Monday, January 5, 2009

Food Production

Agriculture's next big challenge
By George McGovern and Marshall Matz
January 4, 2009

President-elect Barack Obama has chosen Iowa's former Gov. Tom Vilsack to be his secretary of agriculture. Vilsack was an excellent choice, but some have criticized the appointment because he supports agricultural biotechnology and commercial agriculture. The critics assume that anyone who holds these views is an enemy of organic farming and sustainable agriculture. We disagree.

Norman Borlaug, a Nobel laureate and father of the Green Revolution, has concluded that the world will have to produce more food in the next 50 years than it has in the last 10,000. That is an extraordinary challenge. How does the world do it?

First, we must recognize that organic, sustainable and commercial agriculture play a part in feeding the world. There is an important role for organic agriculture and, indeed, some consumers are willing to pay a premium for foods that are certified as organic. Sustainable agriculture, defined generally as farming that adheres to practices more sensitive to the environment, is also of great importance. Commercial agriculture is still the backbone of the economy in most rural counties across the nation. And commercial agriculture is a big factor in offsetting our unfavorable balance of international trade.

We do not yet see the yields with organic agriculture that would feed a hungry planet of almost 7 billion people. During the recent presidential campaign, Obama, to his credit, often talked of supporting American agriculture, from the small sustainable farms that market to the community to the large commercial farms that feed the world. He was exactly correct. The Department of Agriculture should be supporting research into organic and sustainable agriculture. Clearly, we must be more sensitive to the relationship between agriculture and the environment. But to criticize someone for supporting all sectors of agriculture seems shortsighted. Read More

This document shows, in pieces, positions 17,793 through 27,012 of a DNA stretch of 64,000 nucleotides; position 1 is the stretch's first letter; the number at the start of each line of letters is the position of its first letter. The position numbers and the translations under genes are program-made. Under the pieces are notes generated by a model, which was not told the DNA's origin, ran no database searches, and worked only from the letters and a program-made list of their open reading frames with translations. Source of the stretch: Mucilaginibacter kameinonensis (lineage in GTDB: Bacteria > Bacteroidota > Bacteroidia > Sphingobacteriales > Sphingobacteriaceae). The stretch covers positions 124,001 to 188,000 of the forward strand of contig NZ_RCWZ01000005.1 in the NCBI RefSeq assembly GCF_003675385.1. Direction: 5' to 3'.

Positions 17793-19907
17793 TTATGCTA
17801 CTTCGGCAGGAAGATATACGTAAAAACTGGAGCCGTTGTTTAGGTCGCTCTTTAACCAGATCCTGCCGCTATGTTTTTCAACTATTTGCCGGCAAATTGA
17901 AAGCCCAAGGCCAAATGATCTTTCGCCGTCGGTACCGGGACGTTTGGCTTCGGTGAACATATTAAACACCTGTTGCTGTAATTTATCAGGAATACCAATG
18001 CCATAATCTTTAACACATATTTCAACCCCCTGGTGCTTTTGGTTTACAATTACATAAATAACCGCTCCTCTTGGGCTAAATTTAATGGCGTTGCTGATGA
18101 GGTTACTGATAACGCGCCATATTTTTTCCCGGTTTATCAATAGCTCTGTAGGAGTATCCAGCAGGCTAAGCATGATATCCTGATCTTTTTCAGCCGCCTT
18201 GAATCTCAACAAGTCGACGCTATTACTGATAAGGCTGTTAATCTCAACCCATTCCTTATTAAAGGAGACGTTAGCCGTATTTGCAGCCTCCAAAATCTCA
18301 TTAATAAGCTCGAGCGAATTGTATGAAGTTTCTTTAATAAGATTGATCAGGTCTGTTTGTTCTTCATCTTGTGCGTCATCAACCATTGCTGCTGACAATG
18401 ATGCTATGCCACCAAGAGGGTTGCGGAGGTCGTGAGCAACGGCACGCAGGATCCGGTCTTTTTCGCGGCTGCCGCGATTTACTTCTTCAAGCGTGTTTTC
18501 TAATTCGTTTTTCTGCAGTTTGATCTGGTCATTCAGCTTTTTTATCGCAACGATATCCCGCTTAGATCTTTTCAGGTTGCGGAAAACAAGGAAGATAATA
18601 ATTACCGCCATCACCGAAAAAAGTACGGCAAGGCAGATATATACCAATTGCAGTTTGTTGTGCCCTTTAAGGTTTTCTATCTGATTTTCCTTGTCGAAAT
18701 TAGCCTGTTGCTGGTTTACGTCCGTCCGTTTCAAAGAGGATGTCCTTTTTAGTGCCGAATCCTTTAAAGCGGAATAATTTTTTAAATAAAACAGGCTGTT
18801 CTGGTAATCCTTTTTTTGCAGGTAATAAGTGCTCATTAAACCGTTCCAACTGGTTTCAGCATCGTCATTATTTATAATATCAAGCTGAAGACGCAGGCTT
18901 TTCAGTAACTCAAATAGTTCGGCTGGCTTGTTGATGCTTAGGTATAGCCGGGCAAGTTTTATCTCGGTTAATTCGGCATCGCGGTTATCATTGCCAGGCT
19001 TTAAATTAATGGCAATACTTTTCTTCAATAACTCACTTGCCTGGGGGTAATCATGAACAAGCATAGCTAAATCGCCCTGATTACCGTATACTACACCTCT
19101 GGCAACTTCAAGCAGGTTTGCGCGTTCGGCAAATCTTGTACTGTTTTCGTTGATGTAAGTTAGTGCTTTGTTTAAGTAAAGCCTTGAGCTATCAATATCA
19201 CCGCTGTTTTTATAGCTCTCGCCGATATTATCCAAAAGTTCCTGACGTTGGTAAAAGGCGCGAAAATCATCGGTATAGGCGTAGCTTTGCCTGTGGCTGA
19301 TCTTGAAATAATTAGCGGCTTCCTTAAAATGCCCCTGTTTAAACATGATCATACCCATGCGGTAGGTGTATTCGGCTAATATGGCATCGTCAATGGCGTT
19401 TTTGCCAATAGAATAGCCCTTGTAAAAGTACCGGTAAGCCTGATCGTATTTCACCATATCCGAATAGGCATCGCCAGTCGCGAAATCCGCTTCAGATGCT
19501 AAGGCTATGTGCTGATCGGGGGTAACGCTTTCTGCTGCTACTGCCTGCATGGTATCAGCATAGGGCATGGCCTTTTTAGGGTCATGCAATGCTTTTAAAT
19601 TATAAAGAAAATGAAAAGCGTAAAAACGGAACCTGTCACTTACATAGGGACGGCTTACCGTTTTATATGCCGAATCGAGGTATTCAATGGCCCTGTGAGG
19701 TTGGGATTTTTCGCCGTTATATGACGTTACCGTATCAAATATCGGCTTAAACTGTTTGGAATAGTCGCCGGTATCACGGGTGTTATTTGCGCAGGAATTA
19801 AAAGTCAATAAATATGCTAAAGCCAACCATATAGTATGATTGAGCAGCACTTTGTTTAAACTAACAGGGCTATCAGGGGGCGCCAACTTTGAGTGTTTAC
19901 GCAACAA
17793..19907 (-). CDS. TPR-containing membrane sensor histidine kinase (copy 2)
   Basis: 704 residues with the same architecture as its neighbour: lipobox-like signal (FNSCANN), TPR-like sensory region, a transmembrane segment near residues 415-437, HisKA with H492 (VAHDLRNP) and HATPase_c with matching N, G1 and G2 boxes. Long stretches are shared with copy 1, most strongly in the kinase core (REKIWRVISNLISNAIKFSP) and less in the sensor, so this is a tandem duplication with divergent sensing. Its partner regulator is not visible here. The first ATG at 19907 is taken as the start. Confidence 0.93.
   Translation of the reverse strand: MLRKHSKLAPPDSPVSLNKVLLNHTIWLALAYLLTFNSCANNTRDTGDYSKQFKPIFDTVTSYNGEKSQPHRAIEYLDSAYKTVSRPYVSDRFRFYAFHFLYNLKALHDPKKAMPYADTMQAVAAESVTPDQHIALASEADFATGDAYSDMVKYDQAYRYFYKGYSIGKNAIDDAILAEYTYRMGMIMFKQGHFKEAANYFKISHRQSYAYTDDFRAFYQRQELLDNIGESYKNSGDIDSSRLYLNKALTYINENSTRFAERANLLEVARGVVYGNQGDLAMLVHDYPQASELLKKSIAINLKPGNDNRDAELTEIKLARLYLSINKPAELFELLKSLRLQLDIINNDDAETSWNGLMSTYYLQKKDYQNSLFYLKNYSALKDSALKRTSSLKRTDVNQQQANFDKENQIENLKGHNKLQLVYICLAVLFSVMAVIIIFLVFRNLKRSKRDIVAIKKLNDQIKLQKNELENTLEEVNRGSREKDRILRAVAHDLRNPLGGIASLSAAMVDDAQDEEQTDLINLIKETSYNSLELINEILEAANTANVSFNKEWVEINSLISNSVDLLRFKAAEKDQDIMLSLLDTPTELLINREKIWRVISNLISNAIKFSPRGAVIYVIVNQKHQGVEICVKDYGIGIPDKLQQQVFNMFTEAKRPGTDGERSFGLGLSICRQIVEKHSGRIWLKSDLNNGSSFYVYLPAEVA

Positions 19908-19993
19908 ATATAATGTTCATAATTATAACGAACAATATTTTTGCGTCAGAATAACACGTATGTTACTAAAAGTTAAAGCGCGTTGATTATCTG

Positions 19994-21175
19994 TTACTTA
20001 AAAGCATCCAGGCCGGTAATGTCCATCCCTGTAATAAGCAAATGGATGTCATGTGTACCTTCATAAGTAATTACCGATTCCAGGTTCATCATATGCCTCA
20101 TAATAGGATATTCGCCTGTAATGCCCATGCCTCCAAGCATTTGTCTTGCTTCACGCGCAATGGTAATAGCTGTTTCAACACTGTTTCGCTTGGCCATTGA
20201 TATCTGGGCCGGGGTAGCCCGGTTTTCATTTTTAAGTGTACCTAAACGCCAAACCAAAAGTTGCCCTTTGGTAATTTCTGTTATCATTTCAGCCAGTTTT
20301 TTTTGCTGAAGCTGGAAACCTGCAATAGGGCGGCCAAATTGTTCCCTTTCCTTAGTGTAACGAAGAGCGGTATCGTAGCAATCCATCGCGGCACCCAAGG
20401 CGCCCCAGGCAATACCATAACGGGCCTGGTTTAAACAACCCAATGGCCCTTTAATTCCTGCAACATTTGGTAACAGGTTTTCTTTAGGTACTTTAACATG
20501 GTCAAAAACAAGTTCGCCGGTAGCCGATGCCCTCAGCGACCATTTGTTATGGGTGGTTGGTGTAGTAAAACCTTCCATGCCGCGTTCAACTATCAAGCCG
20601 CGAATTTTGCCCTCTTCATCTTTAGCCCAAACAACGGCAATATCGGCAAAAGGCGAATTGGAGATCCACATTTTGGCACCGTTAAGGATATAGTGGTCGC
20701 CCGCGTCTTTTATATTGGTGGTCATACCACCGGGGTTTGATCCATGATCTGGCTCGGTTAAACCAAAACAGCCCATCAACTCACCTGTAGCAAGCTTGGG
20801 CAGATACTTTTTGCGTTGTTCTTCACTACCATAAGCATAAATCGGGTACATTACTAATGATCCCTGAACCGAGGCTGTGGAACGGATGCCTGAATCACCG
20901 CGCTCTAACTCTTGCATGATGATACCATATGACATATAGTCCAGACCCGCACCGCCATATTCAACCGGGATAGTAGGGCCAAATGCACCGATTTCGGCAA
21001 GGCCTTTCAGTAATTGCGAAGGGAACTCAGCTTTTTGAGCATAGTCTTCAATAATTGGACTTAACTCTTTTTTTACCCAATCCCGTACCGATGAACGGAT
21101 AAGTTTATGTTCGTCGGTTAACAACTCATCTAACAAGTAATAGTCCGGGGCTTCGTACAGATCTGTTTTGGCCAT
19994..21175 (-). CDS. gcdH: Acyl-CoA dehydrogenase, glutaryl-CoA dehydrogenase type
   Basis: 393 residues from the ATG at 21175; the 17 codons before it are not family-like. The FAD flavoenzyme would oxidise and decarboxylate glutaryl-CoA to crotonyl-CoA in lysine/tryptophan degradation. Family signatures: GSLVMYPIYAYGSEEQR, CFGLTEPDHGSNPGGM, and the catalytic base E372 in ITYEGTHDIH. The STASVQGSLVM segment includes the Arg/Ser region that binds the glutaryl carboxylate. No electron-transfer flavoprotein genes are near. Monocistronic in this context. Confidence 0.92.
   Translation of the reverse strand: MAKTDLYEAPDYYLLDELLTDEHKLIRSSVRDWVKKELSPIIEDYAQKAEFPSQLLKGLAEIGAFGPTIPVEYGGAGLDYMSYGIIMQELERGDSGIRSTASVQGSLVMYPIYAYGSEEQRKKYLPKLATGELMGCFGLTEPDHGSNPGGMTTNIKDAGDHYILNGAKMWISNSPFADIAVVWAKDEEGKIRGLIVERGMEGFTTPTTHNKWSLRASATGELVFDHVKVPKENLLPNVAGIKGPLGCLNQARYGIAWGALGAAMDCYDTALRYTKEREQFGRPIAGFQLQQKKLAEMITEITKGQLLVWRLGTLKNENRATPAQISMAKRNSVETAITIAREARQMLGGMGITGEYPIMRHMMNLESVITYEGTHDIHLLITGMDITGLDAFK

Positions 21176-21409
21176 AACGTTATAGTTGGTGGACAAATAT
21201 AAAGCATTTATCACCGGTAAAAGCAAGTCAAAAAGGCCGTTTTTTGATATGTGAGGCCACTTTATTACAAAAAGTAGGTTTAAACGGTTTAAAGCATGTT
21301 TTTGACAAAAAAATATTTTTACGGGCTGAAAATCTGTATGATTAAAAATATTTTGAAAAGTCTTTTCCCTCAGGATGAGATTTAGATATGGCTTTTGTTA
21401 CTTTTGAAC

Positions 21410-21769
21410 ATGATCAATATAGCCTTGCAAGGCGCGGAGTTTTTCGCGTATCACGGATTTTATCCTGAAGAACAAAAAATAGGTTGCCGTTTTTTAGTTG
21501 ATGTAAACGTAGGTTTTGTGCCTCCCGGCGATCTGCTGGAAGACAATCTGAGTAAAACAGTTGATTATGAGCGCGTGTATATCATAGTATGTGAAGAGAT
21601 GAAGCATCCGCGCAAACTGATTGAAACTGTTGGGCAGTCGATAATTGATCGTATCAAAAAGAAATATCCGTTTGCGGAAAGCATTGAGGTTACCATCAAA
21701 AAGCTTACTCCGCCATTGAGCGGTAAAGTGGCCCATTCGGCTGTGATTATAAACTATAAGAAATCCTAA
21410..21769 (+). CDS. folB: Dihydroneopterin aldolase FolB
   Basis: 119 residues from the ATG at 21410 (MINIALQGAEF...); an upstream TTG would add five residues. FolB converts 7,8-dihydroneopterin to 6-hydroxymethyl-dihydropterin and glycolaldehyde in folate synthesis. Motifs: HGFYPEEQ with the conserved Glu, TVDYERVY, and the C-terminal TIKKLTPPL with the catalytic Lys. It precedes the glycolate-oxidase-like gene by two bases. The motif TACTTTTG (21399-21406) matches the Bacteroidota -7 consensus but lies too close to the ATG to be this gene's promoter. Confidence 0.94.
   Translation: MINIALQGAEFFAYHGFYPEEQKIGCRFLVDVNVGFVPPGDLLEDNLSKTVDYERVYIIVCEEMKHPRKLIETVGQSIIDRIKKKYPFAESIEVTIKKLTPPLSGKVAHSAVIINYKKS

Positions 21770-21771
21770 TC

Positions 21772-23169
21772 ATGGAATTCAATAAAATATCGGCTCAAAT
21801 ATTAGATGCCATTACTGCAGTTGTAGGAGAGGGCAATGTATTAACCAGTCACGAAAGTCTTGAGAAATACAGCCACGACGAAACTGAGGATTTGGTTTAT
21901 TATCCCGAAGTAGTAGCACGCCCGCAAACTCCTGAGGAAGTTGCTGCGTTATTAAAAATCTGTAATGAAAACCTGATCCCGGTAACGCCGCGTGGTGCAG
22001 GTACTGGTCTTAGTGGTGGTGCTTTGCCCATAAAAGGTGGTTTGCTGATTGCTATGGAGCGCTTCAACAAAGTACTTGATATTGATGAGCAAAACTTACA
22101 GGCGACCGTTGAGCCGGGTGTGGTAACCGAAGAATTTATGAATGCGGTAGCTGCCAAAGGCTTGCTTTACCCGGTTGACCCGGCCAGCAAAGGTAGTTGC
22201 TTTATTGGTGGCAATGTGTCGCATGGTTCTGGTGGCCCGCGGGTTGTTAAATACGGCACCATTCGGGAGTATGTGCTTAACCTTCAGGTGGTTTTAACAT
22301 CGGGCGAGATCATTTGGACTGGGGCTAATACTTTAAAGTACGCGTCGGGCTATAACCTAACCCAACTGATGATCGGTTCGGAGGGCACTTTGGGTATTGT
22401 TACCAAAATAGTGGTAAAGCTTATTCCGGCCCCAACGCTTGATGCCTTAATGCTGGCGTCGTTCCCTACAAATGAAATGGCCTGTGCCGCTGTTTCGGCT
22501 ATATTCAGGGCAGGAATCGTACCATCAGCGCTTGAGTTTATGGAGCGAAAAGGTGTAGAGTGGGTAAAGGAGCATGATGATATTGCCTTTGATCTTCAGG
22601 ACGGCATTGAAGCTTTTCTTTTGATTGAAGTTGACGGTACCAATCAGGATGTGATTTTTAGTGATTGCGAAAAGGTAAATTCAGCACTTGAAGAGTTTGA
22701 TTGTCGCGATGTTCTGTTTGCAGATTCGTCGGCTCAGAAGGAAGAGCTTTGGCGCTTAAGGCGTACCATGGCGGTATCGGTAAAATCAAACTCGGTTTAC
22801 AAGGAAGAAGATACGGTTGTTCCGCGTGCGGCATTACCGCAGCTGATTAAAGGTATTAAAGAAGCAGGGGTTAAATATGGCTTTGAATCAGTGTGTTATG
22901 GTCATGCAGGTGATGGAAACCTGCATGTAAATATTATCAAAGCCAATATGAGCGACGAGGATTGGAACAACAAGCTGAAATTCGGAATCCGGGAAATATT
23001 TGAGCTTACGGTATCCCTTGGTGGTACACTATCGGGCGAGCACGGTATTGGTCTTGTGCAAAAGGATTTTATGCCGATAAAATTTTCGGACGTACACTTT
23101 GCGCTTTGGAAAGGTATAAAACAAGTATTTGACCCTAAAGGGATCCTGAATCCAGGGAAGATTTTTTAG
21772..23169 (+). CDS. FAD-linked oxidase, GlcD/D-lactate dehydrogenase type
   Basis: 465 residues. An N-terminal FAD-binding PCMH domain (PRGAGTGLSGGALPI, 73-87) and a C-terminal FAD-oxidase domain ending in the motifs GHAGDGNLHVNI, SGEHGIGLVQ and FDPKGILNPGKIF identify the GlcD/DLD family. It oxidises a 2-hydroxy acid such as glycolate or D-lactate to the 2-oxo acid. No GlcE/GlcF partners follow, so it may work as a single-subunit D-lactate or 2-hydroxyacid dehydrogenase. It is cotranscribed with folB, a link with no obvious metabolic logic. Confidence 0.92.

I have had to read this article a couple of times just to see what I am missing. We don’t normally see someone come out and say that the primary goal of agriculture is to feed people. It’s incredible that we need to say that, but it’s apparent that many people don’t realize this fact. The other line from this story that every consumer needs to understand is that we need to get beyond ideology and use science. We can either spend the next several decades arguing about food and then not have enough, or our society can choose to get down to business and utilize technology, science, and America’s ag producers and double our food production by 2050.


~Rachel~ said...

Thank you for this blog and postings. As an ag teacher in a suburban community, I am constantly looking for resources to relate agriculture to my "city kids". Your blog has opened several disucssions and provided the basis for lessons.

=] Miss B

Troy Hadrick said...

Thanks Rachel. Tell your kids Hi from South Dakota.

Anonymous said...

thank you for posting all these pieces, both pro and con. I would like to encourage yourr readers to drop a few lines to these authors/ publishers to let them know what they think of what these guys are putting in print